Kadaga said that the annual budget of shs200 million set 15 years ago for the FGM campaigns is not enough, saying there is still need for sustained and intensified campaigns. She tasked parliamentary committees to ensure budget increases in the next budgeting session.
“I told government that this year I want to see the budget for advocacy on FGM; I told the Committees of Health, Budget and Women Caucus that they must ensure that the money is in the budget. I told them to do as they do for immunization,” Kadaga said.
The Speaker said she was concerned that the fight against FGM has been left to development partners with government taking a laid back position. Kadaga vowed not to attend this year’s activism events in Sebei region, as it has been her culture in advocacy.
“This year they invited me to go but I refused; I am not going. I called the Minister for Gender, Labour and Social Development and told her to go. Let NGOs be there but I want government’s voice to be visible,” said Kadaga.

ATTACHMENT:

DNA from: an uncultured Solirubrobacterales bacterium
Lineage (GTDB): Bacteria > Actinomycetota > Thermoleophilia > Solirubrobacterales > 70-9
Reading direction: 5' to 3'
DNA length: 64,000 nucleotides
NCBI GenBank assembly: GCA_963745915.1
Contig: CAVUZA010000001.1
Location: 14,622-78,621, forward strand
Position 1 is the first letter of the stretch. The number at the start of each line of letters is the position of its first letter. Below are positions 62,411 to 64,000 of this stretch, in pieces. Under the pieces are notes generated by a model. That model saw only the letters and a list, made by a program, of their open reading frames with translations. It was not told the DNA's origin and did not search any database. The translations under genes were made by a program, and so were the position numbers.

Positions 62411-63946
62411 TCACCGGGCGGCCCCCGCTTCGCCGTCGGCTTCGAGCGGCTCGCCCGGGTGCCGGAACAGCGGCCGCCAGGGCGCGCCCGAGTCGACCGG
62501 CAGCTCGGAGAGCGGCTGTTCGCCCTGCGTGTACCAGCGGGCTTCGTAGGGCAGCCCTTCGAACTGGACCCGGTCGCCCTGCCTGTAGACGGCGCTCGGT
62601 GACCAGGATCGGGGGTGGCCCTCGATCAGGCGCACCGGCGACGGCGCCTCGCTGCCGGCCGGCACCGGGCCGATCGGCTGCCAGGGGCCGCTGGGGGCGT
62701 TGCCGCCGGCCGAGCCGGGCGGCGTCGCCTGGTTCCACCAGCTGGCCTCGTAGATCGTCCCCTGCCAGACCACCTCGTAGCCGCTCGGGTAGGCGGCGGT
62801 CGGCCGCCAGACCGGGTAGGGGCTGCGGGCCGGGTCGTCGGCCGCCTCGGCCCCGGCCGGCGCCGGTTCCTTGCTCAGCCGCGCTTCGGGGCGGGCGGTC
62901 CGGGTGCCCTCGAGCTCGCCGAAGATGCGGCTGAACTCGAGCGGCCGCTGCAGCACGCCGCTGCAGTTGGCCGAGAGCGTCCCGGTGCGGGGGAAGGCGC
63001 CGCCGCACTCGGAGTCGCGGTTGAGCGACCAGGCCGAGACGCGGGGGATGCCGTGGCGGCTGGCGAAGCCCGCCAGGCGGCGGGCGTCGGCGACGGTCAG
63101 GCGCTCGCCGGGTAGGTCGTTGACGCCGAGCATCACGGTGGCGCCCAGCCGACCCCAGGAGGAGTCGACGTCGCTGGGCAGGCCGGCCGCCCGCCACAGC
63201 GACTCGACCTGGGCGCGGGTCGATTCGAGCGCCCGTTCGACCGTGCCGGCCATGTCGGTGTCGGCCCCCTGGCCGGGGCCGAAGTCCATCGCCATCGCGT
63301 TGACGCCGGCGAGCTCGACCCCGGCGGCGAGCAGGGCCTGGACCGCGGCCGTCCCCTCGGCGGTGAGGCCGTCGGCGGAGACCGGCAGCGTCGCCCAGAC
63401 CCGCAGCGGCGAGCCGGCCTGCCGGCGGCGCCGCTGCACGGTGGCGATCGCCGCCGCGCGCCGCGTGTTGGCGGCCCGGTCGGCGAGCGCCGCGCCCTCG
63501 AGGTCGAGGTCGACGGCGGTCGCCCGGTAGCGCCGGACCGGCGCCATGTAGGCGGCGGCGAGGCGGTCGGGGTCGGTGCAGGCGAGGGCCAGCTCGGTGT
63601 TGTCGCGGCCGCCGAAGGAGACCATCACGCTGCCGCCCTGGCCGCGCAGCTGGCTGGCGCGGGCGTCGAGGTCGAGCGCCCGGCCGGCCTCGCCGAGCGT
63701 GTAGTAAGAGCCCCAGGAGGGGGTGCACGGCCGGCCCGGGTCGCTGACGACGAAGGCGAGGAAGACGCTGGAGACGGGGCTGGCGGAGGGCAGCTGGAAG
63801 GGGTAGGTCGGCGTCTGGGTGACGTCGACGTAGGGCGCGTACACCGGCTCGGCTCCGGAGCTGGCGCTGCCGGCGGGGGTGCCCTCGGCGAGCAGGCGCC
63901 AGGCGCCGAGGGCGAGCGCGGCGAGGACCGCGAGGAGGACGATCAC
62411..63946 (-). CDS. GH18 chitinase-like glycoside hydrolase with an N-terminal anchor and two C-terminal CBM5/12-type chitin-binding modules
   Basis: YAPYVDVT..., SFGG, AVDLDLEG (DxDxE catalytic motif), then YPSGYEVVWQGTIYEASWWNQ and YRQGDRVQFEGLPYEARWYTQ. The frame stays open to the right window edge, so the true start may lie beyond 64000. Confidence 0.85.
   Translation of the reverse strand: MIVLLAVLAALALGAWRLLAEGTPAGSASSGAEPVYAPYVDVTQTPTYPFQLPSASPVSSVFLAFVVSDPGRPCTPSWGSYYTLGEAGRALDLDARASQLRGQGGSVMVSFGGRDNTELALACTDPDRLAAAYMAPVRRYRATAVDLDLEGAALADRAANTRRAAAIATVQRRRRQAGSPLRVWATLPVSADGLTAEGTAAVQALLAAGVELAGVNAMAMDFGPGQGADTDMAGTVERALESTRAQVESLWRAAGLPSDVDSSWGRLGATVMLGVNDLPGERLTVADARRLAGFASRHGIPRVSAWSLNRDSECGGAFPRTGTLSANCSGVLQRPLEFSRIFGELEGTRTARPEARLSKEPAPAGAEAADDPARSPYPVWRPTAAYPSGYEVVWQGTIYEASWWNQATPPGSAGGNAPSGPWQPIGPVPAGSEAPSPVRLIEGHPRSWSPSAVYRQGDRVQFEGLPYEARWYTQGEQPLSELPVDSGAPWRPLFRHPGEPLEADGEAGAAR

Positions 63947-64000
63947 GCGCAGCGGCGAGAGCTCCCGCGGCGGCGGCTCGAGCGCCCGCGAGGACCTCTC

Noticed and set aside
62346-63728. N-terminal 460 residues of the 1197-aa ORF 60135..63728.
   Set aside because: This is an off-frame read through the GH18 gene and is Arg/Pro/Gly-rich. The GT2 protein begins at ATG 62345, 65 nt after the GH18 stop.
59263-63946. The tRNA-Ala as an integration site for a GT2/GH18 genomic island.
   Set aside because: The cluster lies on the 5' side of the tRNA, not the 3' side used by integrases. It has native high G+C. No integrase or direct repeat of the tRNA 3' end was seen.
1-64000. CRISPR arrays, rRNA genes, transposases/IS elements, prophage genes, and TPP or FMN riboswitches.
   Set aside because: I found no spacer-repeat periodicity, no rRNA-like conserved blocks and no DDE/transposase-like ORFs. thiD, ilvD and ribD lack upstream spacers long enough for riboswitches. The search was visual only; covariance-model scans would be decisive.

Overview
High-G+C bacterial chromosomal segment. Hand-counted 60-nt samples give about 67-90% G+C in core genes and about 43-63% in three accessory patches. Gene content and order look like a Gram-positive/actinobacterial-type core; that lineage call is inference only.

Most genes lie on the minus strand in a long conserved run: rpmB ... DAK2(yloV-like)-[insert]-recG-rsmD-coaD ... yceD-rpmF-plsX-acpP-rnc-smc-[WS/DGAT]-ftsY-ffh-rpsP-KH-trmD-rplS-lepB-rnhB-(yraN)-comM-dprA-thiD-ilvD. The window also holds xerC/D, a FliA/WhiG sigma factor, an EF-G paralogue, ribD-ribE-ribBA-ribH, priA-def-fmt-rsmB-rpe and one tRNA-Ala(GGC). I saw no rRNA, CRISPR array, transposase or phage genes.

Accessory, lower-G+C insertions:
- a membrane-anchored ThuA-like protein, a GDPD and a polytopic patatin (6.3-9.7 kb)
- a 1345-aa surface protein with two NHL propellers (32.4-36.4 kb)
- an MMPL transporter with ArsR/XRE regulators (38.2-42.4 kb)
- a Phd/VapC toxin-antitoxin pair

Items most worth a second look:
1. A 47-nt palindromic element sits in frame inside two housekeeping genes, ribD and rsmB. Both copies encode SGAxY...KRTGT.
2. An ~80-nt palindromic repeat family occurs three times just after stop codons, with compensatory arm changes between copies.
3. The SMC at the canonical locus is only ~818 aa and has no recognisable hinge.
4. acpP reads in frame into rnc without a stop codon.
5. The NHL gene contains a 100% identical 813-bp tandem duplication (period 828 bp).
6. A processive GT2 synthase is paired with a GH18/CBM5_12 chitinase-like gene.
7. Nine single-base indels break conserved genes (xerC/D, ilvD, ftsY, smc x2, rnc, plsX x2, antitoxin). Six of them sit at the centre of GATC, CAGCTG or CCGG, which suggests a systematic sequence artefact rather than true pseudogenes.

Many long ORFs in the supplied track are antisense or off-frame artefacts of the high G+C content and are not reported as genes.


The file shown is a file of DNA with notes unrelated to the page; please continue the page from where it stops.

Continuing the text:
Kadaga made these remarks while meeting with the UNFPA Regional Director for East and Southern Africa, Dr. Julitta Onabanjo on Thursday, 21 November 2019 at Parliament.
She cautioned that Uganda stands to lose external financial support if government does not appear to take lead in the fight against FGM. She recalled an instance in 2008, where UNFPA threatened to withdraw funding due to government laxity, saying it took the President commitment to sustain the financial support.
Cognizant that FGM is a common practice in Africa, Kadaga tipped UNFPA to involve the heads of states of African Union, saying that their influence would push the campaign thus far.
Onabanjo said African heads of states last year launched a campaign against FGM termed as ‘salama campaign’ currently championed by Burkina Faso’s president.
She committed UNFPA’s support to ending violence against women and girls in Uganda, and asked Parliament to fast tract the Sexual Offenses Bill, which Kadaga said would be tabled in January 2020.